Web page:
does anyone know of good asubha resources?

The cultivation of calm or tranquility and the development of concentration
Dinsdale
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Re: does anyone know of good asubha resources?

Post by Dinsdale » Thu Jul 21, 2016 7:30 pm

manas wrote:32/parts/of/the/body/contemplation[
I normally use the properties in MN140, these are earth, water, wind, fire, space and consciousness.

"And what is the earth property? The earth property can be either internal or external. What is the internal earth property? Anything internal, within oneself, that's hard, solid, & sustained [by craving]: head hairs, body hairs, nails, teeth, skin, flesh, tendons, bones, bone marrow, kidneys, heart, liver, membranes, spleen, lungs, large intestines, small intestines, contents of the stomach, feces, or anything else internal, within oneself, that's hard, solid, and sustained: This is called the internal earth property. Now both the internal earth property & the external earth property are simply earth property. And that should be seen as it actually is present with right discernment: 'This is not mine, this is not me, this is not my self.' When one sees it thus as it actually is present with right discernment, one becomes disenchanted with the earth property and makes the earth property fade from the mind."

http://www.accesstoinsight.org/tipitaka ... .than.html
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samseva
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Re: does anyone know of good asubha resources?

Post by samseva » Fri Jul 22, 2016 4:40 am

AnyataroBhikkh wrote:[...]
Thank you, Ven. Anyataro.

I don't know if it has already been mentioned, but for anyone interested, I attached an article/document on asubha practice, by Ajahn Brahm.
Asubha Practice - Ajahn Brahmavamso.pdf
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Mkoll
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Re: does anyone know of good asubha resources?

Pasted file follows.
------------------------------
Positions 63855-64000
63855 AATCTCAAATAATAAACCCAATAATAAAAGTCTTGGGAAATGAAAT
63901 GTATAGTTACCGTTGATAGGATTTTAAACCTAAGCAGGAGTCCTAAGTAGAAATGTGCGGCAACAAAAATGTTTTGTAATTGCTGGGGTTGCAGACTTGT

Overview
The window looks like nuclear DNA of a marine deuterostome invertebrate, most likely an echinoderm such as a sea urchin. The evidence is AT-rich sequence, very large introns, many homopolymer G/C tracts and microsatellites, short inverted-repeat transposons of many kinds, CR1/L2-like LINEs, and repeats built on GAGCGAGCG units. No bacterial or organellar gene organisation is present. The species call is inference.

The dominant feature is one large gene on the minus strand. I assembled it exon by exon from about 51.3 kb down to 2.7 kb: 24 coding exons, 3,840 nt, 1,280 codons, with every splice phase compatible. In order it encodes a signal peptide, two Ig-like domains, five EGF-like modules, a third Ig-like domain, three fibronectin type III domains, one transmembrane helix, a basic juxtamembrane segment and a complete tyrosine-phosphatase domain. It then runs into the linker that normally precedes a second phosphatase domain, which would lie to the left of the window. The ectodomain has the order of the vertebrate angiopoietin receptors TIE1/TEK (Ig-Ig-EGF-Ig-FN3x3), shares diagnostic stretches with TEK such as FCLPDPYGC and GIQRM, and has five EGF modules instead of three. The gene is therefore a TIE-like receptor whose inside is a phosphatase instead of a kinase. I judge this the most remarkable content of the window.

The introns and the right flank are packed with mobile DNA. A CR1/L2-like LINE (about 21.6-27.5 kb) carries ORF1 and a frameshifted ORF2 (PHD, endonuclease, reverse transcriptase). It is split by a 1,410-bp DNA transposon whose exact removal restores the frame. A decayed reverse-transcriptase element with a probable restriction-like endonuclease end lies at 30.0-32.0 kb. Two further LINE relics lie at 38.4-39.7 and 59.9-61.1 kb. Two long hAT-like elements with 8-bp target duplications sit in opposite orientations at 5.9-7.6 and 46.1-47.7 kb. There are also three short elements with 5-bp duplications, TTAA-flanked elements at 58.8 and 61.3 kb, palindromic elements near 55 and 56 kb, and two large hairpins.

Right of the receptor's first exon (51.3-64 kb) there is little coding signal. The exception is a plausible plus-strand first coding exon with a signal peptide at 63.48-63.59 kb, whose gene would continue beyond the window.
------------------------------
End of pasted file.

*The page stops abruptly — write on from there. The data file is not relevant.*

Post by Mkoll » Fri Jul 22, 2016 3:59 pm

Thank you for sharing that, samseva.

:anjali:
Namo tassa bhagavato arahato samma sambuddhassa
Namo tassa bhagavato arahato samma sambuddhassa
Namo tassa bhagavato arahato samma sambuddhassa

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akashdhamma
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Re: does anyone know of good asubha resources?

Post by akashdhamma » Mon Jul 25, 2016 5:59 pm

I have a collection of what would appear to be very disturbing imagery that I have accumulated over the years - googling things like "beautiful dead woman", "real autopsy", "read dead body", etc. You will be surprised at the variety of content we can find on the internet and the kind of people who generally host this stuff. There are some people whose minds have developed the conditioning to actually be sexually aroused by the exact content that we are trying to absorb for disenchantment. I haven't gotten around understanding how messed up this is but I'm grateful for having my little collection that has mildly helped subdue my inner fires.

For hastened disenchantment, here are some tips :

1) Resolve that the costs of sexual pleasure far outweigh the benefits, and you would never indulge in it again even life offered the best of it.

2) Keep a strong guard of mindfulness that is alerted everytime passiona rises in the mind - and contemplate the opposite theme at that time, such as asubha and the drawbacks of sensuality, example :

This body has many pains, many drawbacks. In this body many kinds of disease arise, such as: seeing-diseases, hearing-diseases, nose-diseases, tongue-diseases, body-diseases, head-diseases, ear-diseases, mouth-diseases, teeth-diseases, cough, asthma, catarrh, fever, aging, stomach-ache, fainting, dysentery, grippe, cholera, leprosy, boils, ringworm, tuberculosis, epilepsy, skin-disease, itch, scab, psoriasis, scabies, jaundice, diabetes, hemorrhoids, fistulas, ulcers; diseases arising from bile, from phlegm, from the wind-property, from combinations of bodily humors, from changes in the weather, from uneven care of the body, from attacks, from the result of kamma; cold, heat, hunger, thirst, defecation, urination.' Thus I must remains focused on drawbacks with regard to this body.